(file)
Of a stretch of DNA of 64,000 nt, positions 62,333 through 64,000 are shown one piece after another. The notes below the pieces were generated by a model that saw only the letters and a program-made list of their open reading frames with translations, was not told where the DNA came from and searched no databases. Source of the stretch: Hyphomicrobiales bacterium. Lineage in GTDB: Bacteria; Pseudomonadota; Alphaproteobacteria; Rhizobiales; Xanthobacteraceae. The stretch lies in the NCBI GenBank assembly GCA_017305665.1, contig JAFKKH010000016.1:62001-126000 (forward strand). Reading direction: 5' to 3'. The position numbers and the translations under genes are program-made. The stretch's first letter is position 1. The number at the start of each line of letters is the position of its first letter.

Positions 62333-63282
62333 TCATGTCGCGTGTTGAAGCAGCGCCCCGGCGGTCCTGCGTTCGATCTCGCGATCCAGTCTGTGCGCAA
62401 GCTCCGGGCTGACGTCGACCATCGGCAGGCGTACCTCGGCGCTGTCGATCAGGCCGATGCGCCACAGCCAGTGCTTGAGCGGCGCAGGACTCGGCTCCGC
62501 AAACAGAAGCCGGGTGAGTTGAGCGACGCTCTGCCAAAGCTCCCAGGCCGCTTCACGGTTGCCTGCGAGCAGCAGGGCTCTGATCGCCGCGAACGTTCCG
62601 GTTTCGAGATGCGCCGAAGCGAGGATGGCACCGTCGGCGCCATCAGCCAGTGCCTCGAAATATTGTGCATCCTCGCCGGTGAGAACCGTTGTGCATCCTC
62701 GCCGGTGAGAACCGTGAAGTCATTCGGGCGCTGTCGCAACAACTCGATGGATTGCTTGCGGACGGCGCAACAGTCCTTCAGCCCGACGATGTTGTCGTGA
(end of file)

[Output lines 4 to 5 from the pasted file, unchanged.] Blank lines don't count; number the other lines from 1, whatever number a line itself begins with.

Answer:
62401 GCTCCGGGCTGACGTCGACCATCGGCAGGCGTACCTCGGCGCTGTCGATCAGGCCGATGCGCCACAGCCAGTGCTTGAGCGGCGCAGGACTCGGCTCCGC
62501 AAACAGAAGCCGGGTGAGTTGAGCGACGCTCTGCCAAAGCTCCCAGGCCGCTTCACGGTTGCCTGCGAGCAGCAGGGCTCTGATCGCCGCGAACGTTCCG